• Blighted Apartments Razed In Whitehaven

    The Shelby County Land Bank has a backlog of more than 4,500 foreclosed properties they hope will one day find themselves back on the tax-paying rolls.

    That's why they're looking to deeding those properties to non-profit organizations like the newly formed Neighborhood Preservation, Inc.

    MORE: FOX13 Fight's Blight

    Shakespeare once penned, "Parting is such sweet sorrow." But, then he nor Romeo and Juliet would ever have chosen to take up residence amid the dangerous conditions that haunted the former Spanish Oaks Apartments in Whitehaven.

    For Shelby County Environmental Court Judge Larry Potter the blaring sound of bulldozers provided just the right background noise for a news conference celebrating the demolition of 20 acres of adjacent blighted properties that formerly housed both the Spanish Oaks and Winchester Gardens apartment complexes.

    "That is music to my ears. I love it," Judge Potter said.

    Memphis city and county government in conjunction with Neighborhood Preservation, Inc., are joining hands to fight the blight and lay the groundwork to eventually find potential new buyers for the properties that were foreclosed on because of delinquent taxes more than six years ago.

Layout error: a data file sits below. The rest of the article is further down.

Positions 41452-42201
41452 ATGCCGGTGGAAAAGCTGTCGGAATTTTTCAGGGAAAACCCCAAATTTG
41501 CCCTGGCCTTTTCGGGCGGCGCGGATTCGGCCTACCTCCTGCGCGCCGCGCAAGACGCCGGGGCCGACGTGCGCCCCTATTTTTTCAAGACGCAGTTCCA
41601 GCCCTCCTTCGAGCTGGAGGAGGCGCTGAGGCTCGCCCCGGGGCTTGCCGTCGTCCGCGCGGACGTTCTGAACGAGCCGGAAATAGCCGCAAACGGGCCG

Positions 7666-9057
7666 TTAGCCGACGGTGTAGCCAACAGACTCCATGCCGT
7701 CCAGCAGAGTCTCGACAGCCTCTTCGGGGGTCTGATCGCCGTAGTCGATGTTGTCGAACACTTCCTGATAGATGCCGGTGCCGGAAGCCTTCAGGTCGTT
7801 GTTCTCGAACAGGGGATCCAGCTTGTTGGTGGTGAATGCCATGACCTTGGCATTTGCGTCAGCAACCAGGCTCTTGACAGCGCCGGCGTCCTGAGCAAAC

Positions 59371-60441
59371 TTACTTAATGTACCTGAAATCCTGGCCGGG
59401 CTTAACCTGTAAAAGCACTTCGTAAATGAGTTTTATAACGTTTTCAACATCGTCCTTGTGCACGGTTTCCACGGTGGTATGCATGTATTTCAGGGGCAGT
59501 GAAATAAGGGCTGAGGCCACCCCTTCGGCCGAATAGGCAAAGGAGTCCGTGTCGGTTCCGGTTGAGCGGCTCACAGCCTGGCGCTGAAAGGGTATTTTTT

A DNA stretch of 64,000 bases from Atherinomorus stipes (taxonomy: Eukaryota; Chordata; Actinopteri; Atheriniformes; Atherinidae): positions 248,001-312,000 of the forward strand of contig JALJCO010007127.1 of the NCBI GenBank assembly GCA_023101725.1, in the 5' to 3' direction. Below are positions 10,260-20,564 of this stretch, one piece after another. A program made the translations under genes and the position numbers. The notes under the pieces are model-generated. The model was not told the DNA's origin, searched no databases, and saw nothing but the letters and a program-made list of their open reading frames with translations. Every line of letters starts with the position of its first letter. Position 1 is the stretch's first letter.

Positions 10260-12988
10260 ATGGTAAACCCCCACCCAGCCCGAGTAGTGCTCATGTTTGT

"Fortunately, the county government has a mechanism for getting tax sale properties into the hands of non-profits for zero, so, that the non-profit can facilitate getting that property back into the taxable tax sale rolls." said Steven Barlow, Shelby County Environmental Court attorney.

    "These properties here on each side of the street, if they were fully occupied and if we were getting taxes on these properties, we're talking about at least $100,000 to the city and county on each side of the street per year," Barlow added.

    The descendency into oblivion of the once 248-unit Spanish Oaks complex, was never more obvious than in 2006 when a shooting at a nearby convenience store fatally ended with the driver of a car wrecking into one of the apartments before dying. Since 2007, the abandoned structures became an unsightly haven for trash dumping, drugs, guns and prostitution.

    "A street that children had to walk down in the morning and in the afternoons going back to very nice apartments behind us," Judge Potter said. "And all sorts of criminal activity occurring here, it's only by the grace of God that those children weren't hurt."

    All of the nearly $1 million in demolition costs is being picked up by the non-profit Neighborhood Preservation Group, and they'll be looking for a prospective buyer faster than you can say good riddance.

    "We don't take title to anything except for a short period of time," said George Cates with NPI. "We're presently the owner of the property to my rear here, and let me assure you, we want to own it only briefly."

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